THE ASAHI SHIMBUN
March 17, 2022 at 19:05 JST
Just days after the anniversary of the 2011 Great East Japan Earthquake, many residents in Miyagi and Fukushima prefectures thought they were reliving the nightmare as a powerful earthquake struck late on March 16.
Residents had flashbacks and wondered if their worst dreams were coming true again.
Shuto Sekine, a 21-year-old student, was with his friends at an izakaya restaurant near JR Fukushima Station when the earthquake hit at 11:36 p.m.
“After the first tremor, we went outside,” he said.
That moment, he felt the second jolt. Sekine turned around and saw the quake had caused severe damage inside the restaurant.
“It revived memories of the Great East Japan Earthquake. I was an elementary school student at the time,” he said.
In Soma, Fukushima Prefecture, where a maximum intensity of upper 6 on the Japanese seismic scale of 7 was recorded, Hideaki Sahara, 74, was asleep.
But the first tremor woke him up. Then a bigger quake hit.
Sahara was greatly relieved that he was awakened by the first jolt.
“I was sleeping in front of a 'tansu' chest. Had I stayed asleep and remained lying underneath it, I would have been buried under it.”
But his house did not stay intact. He found the aluminum sash windows had fallen away.
On the morning of March 17, Sahara was busy cleaning broken glass.
In the 2011 quake, tiles from his roof fell to the ground but that was the extent of the damage, he said.
“But this time, I don’t have running water,” he said.
The area was struck with a big quake in February 2021, too.
“The tremor (last night) was even worse,” he said.
In Kunimi, Fukushima Prefecture, a two-story house collapsed into an adjacent parking lot and buried parked vehicles.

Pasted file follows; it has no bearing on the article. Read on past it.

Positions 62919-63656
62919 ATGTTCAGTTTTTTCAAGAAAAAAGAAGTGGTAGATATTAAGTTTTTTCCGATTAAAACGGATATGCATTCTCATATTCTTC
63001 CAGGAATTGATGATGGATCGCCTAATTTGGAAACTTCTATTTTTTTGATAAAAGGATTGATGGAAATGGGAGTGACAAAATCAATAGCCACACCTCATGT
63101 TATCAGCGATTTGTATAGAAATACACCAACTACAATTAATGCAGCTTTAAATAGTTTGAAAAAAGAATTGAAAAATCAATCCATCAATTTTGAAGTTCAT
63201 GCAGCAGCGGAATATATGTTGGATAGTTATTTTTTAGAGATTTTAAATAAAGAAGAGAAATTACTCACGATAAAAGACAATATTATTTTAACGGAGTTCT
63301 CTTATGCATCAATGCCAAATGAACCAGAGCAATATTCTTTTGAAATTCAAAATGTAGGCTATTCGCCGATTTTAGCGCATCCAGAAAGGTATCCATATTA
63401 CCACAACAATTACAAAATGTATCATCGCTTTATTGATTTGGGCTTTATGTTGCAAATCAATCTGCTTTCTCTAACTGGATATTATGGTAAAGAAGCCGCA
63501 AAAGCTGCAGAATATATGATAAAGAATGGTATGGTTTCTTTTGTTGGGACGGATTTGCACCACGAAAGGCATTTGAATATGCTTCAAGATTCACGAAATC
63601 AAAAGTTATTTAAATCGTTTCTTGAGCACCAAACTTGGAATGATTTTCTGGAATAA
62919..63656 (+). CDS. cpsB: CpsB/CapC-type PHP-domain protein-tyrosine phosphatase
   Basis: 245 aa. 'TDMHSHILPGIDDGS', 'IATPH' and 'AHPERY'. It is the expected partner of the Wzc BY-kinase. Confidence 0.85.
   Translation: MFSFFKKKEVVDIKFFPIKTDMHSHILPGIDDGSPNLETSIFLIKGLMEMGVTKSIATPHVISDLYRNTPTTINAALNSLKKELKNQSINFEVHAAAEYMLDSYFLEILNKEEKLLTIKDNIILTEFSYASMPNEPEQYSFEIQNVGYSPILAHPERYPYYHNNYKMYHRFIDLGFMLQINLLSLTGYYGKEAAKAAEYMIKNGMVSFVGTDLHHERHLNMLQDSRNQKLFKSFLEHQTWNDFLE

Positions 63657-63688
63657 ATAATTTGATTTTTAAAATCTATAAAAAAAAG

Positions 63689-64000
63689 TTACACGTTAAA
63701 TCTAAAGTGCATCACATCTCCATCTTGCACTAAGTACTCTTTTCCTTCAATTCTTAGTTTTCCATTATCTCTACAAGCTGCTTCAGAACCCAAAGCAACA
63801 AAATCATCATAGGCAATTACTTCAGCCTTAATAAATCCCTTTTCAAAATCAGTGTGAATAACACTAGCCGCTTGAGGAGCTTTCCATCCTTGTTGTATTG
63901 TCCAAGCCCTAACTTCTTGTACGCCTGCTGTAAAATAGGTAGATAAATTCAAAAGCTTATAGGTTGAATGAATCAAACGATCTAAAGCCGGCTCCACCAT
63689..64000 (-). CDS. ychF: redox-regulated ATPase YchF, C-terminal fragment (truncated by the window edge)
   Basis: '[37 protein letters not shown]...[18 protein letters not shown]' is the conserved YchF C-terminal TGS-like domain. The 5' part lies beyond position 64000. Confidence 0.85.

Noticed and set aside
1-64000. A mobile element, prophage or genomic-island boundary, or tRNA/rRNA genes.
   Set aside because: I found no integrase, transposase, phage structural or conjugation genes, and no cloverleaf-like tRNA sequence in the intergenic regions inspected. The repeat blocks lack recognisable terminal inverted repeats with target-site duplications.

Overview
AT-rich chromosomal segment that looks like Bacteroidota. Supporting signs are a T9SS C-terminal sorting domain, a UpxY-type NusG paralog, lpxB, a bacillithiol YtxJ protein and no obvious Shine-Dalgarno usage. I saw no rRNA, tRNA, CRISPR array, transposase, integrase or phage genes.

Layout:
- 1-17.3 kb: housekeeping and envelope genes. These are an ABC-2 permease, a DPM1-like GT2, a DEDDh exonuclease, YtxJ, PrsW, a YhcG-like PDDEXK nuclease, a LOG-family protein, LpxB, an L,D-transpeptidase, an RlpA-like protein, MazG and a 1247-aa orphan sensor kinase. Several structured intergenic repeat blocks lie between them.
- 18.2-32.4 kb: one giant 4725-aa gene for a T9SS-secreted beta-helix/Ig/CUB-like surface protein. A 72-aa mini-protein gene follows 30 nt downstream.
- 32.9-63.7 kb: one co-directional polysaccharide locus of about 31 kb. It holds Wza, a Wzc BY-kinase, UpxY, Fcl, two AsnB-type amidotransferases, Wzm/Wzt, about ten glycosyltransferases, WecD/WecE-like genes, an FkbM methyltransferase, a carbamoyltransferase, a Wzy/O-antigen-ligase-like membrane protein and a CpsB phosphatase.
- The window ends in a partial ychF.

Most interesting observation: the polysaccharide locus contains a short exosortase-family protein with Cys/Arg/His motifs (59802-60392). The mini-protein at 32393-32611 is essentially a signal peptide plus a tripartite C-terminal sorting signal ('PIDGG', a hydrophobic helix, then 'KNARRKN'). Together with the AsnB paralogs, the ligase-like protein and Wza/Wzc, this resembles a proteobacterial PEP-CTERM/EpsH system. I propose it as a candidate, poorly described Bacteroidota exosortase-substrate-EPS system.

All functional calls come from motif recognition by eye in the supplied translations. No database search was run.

The house has been vacant since the 2011 disaster, according to Akio Okuyama, 79, who owns the property.
Okuyama was at another house in the town when the quake hit. The strong jolt forced him to hold onto furniture to keep it from toppling over.
After the shaking stopped, he rushed to the vacant house to check its status only to find it in shambles.
“Last night’s tremor was as strong as the 2011 quake, and it was hard to remain standing,” he said.
“I was shocked because it was no more than a few days from March 11,” he said of the anniversary of the March 11, 2011, quake.
LESSONS LEARNED FROM 2011 TSUNAMI
Many residents in coastal areas in these prefectures applied a lesson learned from the tragedy 11 years ago.
A community hall on a hill in Kesennuma, Miyagi Prefecture, was packed with residents fleeing to safety from a possible tsunami in the wee hours of March 17.
A 57-year-old woman took her family members, including her 91-year-old mother, to the facility.
At a little past midnight, she was seen huddled on a couch near the entrance, with her arms wrapped around her mother.
“The second tremor was so big, and I just knew it was bad,” the younger woman said. “So we ran with nothing but the clothes on our backs.”
Still, she did not forget to take her wallet, her mother’s blood pressure medication and masks for COVID-19 protection, she said.
In Ishinomaki, Miyagi Prefecture, 53 people were staying overnight at a city gymnasium on higher ground as of 2 a.m.
Some people sat or slept around a large stove in a martial arts gym, while many others stayed in cars parked outside.
A 63-year-old woman quickly exited her home, which is public housing for the 2011 disaster victims.
With her dog, she ran toward a nearby hill called Hiyoriyama. On her way, a female stranger offered her a ride to the gymnasium.
During the dash, the memories from 11 years ago returned to haunt her. The massive tsunami engulfed her apartment and she was sinking in the water and had a narrow escape from death.
“I was really shocked and am scared,” she said.
WARLORD SYMBOL DAMAGED
Sendai residents awoke to find a shocking scene at the city’s beloved symbol, Sendai Castle, known as Aobajo.
A copper statue of Date Masamune, a powerful warlord who ruled the area in the Period of Warring States and the Edo Period, was cracked and tilted by the earthquake.
The city government has taken emergency steps to restore the iconic equestrian statue, which is nine meters high.
The original statue was made by Toru Komuro, a local sculptor, in 1935.
It was scrapped during World War II to contribute metals to help the war effort.
The statue was restored in 1964 and has remained a symbol of the city. It escaped damage in the 2011 disaster.
This time, parts of the stone walls and stone lanterns on the former castle site were also found damaged and collapsed.
In an area, rocks and dirt from the fallen stone walls blocked the road for a span of about 10 meters wide.
The castle’s stone walls were also damaged in the 2011 disaster. Restoration work started in 2012 and was completed three years later.
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